Feedback received by the City of Vancouver reveals anti-Asian racism persists in real-estate debate

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      The City of Vancouver is receiving a lot of correspondence from citizens on the subjects of housing affordability and what role foreign money is playing in the market, a freedom-of-information request reveals. And some of it is explicitly racist.

      “I am disgusted that all of the BC and Lower Mainland especially is being sold out to Asians,” reads a letter sent last May. “The Kerrisdale/Dunbar/UBC area is like being in the Orient….Even Abbotsford is now being sold out to Asians. The majority don’t give a hoot about Canada, don’t assimilate, don’t look after their property, and many don’t even pay income taxes.”

      “Vancouver was a lovely city in which to live and grow up in however, it is not nice anymore,” reads an email the city received in April 2016. “This is due to all the Asians who have moved there.”

      “Asians are pricing all white people out of the housing market in the Lower Mainland & it must be stopped,” reads another email received last May. “The Asians do not pay taxes here as they do not work here and are just using benefits of Canada and not contributing nothing to Canada.”

      The Georgia Straight initially requested one year’s worth of feedback received by the city, but was informed that this would result in a hefty fee. The request was, therefore, limited in scope in order to minimize processing costs. In the end, the city supplied five weeks’ worth of correspondence, a response that still consisted of 349 pages.

      The letters from citizens are largely civil, relaying heartfelt concerns for housing affordability. Many describe personal struggles in detail. But the response package also includes emails like those quoted above.

      In a telephone interview with the Straight, Vision Vancouver councillor Kerry Jang, a Canadian-born politician of Chinese descent, said he wasn’t surprised by the tones of those letters.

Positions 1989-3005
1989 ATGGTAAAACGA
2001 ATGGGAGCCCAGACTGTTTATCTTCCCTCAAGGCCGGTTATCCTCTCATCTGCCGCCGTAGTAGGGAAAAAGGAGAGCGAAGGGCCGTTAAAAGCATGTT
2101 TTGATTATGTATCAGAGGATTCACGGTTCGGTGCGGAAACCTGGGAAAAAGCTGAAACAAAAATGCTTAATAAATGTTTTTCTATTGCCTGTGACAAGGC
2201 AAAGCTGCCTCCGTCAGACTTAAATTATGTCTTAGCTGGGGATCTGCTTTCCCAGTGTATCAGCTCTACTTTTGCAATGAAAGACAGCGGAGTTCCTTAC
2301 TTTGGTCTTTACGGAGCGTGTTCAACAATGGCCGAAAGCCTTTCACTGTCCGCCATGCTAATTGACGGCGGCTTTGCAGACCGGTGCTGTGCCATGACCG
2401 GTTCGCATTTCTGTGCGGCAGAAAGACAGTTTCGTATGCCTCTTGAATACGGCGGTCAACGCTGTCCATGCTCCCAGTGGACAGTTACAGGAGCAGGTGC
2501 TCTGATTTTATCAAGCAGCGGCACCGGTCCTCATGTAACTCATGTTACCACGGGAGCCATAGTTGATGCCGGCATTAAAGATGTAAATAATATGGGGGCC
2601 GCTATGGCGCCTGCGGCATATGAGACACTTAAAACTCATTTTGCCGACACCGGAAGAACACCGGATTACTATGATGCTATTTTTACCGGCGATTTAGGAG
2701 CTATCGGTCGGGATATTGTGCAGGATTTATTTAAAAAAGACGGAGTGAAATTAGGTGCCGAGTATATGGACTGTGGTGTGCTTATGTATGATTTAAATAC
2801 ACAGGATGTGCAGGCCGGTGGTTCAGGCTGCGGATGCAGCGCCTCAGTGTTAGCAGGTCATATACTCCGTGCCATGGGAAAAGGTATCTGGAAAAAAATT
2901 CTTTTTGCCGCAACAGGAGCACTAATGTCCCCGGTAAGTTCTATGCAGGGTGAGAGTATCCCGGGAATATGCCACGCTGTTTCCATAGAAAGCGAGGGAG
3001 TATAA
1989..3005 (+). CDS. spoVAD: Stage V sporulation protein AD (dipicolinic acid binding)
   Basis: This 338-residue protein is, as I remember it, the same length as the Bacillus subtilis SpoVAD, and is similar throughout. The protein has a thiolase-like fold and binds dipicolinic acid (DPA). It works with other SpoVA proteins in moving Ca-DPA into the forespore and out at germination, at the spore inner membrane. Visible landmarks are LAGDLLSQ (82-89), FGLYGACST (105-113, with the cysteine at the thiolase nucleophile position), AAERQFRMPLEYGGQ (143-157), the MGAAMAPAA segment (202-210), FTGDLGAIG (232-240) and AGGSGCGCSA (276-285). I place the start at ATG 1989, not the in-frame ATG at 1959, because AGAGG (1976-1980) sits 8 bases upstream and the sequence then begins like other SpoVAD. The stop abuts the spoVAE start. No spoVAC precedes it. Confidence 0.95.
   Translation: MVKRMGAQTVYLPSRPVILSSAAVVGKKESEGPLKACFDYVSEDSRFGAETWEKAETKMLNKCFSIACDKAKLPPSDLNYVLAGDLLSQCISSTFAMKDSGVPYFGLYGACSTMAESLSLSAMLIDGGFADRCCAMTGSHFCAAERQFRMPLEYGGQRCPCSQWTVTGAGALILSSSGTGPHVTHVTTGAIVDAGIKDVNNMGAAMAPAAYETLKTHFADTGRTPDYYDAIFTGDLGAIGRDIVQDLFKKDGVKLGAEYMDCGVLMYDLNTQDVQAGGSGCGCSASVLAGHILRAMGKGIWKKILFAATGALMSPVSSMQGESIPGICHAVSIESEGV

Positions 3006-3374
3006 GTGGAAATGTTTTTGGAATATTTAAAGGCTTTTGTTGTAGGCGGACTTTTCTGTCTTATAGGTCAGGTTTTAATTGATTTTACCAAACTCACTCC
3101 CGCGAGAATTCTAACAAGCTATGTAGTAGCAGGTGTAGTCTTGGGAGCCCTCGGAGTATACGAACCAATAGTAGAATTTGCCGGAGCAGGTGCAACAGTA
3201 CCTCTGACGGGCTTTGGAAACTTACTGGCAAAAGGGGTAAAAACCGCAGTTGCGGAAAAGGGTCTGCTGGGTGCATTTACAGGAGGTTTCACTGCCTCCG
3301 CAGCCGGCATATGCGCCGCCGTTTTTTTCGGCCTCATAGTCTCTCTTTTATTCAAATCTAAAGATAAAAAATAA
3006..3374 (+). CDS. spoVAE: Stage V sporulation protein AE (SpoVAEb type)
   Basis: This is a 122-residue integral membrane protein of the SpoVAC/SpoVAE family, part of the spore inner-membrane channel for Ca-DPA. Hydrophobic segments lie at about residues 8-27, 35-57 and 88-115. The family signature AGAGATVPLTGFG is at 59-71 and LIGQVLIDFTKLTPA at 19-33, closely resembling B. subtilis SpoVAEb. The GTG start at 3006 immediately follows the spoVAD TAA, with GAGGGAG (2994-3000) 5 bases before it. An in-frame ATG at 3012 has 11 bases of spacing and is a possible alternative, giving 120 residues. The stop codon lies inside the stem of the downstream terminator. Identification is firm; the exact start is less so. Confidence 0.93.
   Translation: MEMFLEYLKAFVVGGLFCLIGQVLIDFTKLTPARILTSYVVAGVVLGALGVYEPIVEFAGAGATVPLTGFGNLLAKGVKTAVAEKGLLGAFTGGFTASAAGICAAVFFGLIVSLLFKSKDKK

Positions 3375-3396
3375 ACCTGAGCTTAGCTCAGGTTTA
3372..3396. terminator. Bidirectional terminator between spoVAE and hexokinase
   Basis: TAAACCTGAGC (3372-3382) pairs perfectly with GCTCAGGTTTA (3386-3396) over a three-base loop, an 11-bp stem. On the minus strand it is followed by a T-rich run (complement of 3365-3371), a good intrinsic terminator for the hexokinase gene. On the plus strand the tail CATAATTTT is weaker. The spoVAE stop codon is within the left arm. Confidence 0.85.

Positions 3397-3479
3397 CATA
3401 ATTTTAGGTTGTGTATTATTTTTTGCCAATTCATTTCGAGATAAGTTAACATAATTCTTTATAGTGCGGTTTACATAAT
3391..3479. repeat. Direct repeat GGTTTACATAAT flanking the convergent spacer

“I’ve heard those types of comments for so much of my life,” he explained. “It isn’t anything new. What saddens me is [that] those comments from the 1960s and ’50s haven’t changed….We—as a city, as a province, as a country—have not really moved beyond that.”

      Today, the belief that money from Mainland China is flooding Vancouver’s real-estate market is so entrenched that in July the provincial government caved to public pressure and implemented a 15 percent tax on residential real-estate sales to foreign nationals. Even still, calls continue for a moratorium or even an outright ban on sales to foreign buyers.

      Through July 2016, the Straight published a series of articles that highlighted concerns expressed by members of Vancouver's various Asian Canadian communities. Those individuals reported a backlash from so much attention on foreign buyers and a growing feeling of racism in Vancouver.

      Before that, in November, the city's mayor felt the need to weigh in and encourage sensitivity in discussions on the subject.

      “What we don't need...is the blaming of any one group of people—or any one kind of last name—for the challenge of housing affordability," Gregor Robertson said in a statement. "This is a public policy issue, not a race issue—and any confusion to the contrary only risks dividing our city and distracting Vancouver and our region from seeking the urgent action that is needed from the Provincial and Federal governments."

      Speaking today, Jang emphasized he wants conversations about Vancouver real estate and foreign money to be rooted in data. He noted the provincial government finally began collecting statistics on foreign buyers last June. But he said he worries many people made up their minds long before then.

      “If it’s Asian buyers coming in from Mainland China and doing all of this stuff then show me the data and prove it,” he said. “Data based. That’s all I want to see.”

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